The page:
Organizations acknowledge that there is a need to improve patient trust in providers, provider trust in patients, and public trust in health care systems. Many have invested in their communities to improve the social determinants of health impacted by mistrust. However, despite these efforts, there are still challenges. Where is the disconnect? And what do health care institutions need to do to improve their trustworthiness? The Research Community on Trust’s Scholars in Residence, Jodyn Platt, M.P.H., Ph.D., and Lauren Taylor, Ph.D., M.Div., M.P.H., seek to address those questions in their recently published work.

In “Fifty Years of Trust Research in Health Care: A Synthetic Review,” Dr. Platt and Dr. Taylor outline key findings from their review of trust literature in health services and health policy research. This informs their suggested approaches for policymakers on ways to rebuild trust in the health care system, which include “creating and enforcing health policies that make exploitative behavior costly,” and “being transparent and effective about their role in the provision of health services to the public.” Read the full article here, and the blog post targeted directly to policymakers here.

In an essay published by JAMA Health Forum, “An Ecosystem Approach to Earning and Sustaining Trust in Health Care—Too Big to Care,” Dr. Platt and her colleague discuss the challenges of fostering trust in a health care system that is vast, uncoordinated, and often impersonal. Key questions that are explored include:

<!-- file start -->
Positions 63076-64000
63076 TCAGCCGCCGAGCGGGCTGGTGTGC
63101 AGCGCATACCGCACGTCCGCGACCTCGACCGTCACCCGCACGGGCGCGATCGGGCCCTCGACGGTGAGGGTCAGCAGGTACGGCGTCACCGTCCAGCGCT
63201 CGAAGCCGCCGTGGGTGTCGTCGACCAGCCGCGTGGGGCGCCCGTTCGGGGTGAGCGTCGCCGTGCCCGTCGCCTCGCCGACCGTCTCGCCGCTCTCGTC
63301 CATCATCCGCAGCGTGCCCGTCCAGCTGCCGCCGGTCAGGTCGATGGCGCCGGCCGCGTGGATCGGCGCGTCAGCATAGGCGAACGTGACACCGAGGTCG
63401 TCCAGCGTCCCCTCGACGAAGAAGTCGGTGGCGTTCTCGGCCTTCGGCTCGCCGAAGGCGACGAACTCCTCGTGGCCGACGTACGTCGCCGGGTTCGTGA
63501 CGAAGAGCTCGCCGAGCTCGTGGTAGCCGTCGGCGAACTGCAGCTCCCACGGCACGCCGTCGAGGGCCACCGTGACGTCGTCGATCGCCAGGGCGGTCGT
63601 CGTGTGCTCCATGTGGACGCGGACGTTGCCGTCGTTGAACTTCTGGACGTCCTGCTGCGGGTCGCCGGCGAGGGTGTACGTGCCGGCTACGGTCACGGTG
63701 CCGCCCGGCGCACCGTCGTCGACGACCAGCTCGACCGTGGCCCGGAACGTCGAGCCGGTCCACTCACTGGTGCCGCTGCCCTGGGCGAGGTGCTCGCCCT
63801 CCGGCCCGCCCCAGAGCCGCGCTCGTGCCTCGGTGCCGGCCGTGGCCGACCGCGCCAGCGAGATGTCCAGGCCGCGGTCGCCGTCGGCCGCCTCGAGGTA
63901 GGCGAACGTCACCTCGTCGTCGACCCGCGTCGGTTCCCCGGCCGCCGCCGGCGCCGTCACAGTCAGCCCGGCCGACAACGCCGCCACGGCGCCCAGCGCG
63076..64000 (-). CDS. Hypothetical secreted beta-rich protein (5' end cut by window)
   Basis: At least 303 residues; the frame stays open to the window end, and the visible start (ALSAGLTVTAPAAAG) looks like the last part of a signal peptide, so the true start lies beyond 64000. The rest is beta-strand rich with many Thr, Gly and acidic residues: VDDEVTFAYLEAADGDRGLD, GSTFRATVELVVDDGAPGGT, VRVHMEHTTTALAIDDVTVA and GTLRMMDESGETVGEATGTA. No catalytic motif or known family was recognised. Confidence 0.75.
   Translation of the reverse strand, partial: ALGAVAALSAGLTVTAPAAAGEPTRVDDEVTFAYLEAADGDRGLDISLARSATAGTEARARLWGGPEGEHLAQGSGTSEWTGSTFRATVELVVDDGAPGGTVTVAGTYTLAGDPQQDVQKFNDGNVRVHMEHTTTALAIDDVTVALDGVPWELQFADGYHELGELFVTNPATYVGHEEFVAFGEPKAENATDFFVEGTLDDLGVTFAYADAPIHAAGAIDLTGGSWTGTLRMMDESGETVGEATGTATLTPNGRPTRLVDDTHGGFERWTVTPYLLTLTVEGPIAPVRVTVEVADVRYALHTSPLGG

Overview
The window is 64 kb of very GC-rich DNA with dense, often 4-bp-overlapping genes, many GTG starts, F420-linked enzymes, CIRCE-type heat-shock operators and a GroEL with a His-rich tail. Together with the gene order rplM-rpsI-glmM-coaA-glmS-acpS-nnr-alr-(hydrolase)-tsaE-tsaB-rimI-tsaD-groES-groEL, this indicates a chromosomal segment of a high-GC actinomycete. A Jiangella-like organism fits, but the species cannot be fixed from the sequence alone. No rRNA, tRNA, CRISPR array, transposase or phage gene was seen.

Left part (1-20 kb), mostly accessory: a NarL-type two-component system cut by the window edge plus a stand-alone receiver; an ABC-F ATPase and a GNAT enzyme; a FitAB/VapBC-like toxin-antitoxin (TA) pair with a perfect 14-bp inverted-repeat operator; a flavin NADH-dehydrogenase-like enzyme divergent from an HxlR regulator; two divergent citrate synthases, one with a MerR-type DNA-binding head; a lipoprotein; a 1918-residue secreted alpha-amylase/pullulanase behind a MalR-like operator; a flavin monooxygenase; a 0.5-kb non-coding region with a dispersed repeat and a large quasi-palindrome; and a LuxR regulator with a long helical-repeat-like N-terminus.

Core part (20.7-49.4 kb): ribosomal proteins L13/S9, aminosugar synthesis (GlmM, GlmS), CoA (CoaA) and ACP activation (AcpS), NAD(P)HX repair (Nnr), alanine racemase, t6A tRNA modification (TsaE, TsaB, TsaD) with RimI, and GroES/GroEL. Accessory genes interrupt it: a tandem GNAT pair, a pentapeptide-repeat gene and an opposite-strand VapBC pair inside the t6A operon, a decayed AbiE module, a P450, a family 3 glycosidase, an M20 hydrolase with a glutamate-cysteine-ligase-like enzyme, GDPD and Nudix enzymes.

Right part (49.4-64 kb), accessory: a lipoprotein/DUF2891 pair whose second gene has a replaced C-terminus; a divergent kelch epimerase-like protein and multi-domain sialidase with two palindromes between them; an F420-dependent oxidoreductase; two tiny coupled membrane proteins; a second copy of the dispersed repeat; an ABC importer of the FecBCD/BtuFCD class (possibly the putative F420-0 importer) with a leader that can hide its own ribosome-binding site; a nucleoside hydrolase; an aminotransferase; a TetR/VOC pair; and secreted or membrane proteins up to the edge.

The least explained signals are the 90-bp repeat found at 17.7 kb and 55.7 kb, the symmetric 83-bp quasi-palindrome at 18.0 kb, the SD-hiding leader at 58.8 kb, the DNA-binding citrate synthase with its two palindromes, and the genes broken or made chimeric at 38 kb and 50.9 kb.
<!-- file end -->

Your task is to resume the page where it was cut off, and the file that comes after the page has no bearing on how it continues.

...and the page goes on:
• How do our policies provide guardrails for trusted and trustworthy systems that prevent our systems from operating as too big to care?
  • Are our trust-building initiatives meaningful, and not merely performative? Are our communications to educate or change minds coupled with learning and human connection?
  • How are we managing the size of our enterprise? Are we too big to care? How are we leveraging size to implement trust-building approaches and disseminate knowledge?

In their piece published in Health Affairs Forefront, “The Overlooked Role Of Physician Trust In Patients,” Dr. Platt, Dr. Taylor, and their colleagues observe that “the health care community is right to be concerned about emerging evidence that patients increasingly distrust the health care system at large, as well as the uptick in violence and other harms perpetrated against health care workers. It’s not hyperbolic to say that trust is what the whole health care delivery system runs on—and where it’s absent, we see major breakdowns. But the same is true about the trust that needs to flow from doctors to patients. Without it, the system will be similarly in jeopardy. Hence, our efforts to build patient trust should be matched by careful consideration of how to preserve physician trust in patients.”

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Taylor Dunlap

Research Assistant - AcademyHealth

Taylor Dunlap is a Research Assistant with AcademyHealth. She works with the Health Policy Research Scholars a... Read Bio

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